Pastoral Letter about the War in Iraq from Disciples General Minister and President Sharon E. Watkins
Grace and peace to you in the name of our Redeemer, Jesus Christ.
Resolution 0728 adopted at the Fort Worth General Assembly asked that I write a pastoral letter to the congregations about the pain to the nation and to the church related to the war in Iraq. As we surpass the 4000th American death in that war, as at least one of those deaths is a Disciples young man from one of our churches in the Northeast Region, as we pass the unnumbered tens of thousands of Iraqi deaths, I write out of deep sorrow. The families and congregations of those who have died are living with a depth of loss that is unimaginable for those who have not traveled that road. And yet, there is also a depth of pride for the courage displayed by men and women who serve their country through military duty.
As General Minster and President, I have the privilege of participating in conversations with a broad range of persons and partners in mission. Recently I convened a table of persons to reflect on issues raised by the war in Iraq. There were military chaplains present, as well as retired military officers now involved in the church. There were peace and justice activists, representatives of Global Ministries, and two Iraqi refugees – a doctor and a chemist. There were local congregations represented, including a congregation that has been outspoken in its opposition to the General Assembly resolution on Iraq. Personal stories were shared, tears shed, anger expressed and connections made among individuals who ordinarily expect to find themselves on opposite sides of a cavern of divergent opinion. The meeting ended with a strong sense of hope growing out of the oneness in Christ that flows deeper than human opinion.
The meeting also revealed the breadth of the pain that comes with war – any war and this one in particular.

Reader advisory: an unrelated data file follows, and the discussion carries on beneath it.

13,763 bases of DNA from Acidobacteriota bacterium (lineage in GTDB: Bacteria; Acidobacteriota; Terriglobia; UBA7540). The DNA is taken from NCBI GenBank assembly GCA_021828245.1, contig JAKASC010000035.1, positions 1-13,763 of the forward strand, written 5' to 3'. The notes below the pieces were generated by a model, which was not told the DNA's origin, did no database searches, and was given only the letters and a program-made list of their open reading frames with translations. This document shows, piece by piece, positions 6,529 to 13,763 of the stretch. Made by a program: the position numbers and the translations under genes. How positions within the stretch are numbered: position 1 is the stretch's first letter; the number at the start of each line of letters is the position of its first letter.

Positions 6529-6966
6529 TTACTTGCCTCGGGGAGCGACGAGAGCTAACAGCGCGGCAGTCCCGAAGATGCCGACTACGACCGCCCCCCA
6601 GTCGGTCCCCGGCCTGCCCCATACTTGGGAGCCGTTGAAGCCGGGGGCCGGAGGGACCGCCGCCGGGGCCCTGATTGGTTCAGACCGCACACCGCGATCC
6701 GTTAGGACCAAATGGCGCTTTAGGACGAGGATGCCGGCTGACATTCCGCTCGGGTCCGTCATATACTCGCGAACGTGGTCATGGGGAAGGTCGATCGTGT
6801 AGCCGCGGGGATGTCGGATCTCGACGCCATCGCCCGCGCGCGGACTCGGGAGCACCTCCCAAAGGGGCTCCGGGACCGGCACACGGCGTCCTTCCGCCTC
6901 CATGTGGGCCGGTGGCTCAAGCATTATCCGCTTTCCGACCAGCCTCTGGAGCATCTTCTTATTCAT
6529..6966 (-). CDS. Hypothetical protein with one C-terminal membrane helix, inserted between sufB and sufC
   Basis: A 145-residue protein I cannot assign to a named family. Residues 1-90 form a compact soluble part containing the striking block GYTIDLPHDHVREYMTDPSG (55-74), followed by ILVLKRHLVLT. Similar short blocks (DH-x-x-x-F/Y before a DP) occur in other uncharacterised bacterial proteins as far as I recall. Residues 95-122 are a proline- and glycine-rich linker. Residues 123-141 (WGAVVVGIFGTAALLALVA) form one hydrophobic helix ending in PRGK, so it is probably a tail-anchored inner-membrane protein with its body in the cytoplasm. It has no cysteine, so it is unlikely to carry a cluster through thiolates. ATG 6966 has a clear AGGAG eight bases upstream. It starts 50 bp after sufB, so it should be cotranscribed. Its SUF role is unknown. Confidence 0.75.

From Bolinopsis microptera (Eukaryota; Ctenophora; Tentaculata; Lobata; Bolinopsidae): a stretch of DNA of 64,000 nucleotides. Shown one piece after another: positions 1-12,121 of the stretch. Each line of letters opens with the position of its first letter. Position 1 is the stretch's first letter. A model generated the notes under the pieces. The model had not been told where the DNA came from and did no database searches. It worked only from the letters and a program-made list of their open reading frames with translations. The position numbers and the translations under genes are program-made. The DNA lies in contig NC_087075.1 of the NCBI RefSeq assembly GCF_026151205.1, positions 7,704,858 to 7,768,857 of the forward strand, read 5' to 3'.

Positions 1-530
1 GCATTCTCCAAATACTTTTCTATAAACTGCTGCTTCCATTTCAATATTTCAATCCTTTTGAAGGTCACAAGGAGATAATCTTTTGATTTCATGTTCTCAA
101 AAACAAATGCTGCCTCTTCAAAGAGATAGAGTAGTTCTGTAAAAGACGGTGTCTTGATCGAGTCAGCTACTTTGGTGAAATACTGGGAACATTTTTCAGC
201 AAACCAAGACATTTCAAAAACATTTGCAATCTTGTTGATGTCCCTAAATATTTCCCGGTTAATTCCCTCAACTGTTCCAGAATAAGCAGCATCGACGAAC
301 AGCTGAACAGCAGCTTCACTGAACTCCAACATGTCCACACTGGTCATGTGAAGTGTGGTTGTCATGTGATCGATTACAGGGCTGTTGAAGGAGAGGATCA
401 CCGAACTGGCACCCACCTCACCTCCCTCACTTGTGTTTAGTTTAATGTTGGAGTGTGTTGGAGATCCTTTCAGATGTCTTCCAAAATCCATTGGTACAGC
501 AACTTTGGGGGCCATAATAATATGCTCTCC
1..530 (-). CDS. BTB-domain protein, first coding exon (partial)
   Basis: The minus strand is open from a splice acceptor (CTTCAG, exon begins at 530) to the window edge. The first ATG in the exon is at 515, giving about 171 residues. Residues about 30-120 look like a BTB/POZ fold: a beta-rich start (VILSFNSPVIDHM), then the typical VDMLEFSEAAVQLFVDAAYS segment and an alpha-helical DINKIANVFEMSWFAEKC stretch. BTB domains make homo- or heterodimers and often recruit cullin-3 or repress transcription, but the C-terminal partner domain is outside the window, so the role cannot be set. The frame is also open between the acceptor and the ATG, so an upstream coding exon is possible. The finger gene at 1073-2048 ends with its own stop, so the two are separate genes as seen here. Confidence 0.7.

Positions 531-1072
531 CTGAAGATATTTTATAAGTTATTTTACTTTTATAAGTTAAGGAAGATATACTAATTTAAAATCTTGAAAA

There is the pain of separation from loved ones during deployment – and the deep grief when the service member does not come home. There is the pain of re-entry, including the often unmentioned reality of tens of thousands wounded physically and spiritually through their military service. Their families and congregations bear the load of helping them put the pieces of a civilian life back together. The church and the nation will have to address the needs of these brave persons and their families for many years to come.
There is the pain of chaplains who minister to service men and women and their families. Who see, in the flash of an eye, “the difference between a human being and a human body” (as one of the chaplains present phrased it) not once but many, many times. Who counsel with officers and enlisted alike about their fears, their faith, their doubts. Who remain strong and comforting in the face of danger and uncertainty. And some of whom, after three, four, five rotations are beginning themselves to wear down and experience compassion fatigue. Chaplains are often the unsung heroes of any war.
There is the pain of the Iraqi people. More than a million have had to leave their country. Two million more are internally displaced. Middle class people who were building a life in peace with neighbors of all religions are now homeless or moved into ethnic enclaves, living in fear of the next wave of terror. Christian leaders have been brutally assassinated. People wonder out loud if Christian presence in the birthplace of Abraham, Ezra and Nehemiah is finished. Islam, a religion of peace and discipline, is now associated in the eyes of the Western world with the fanaticism of a few and finds within it, differing communities of practice hardening into enemy camps.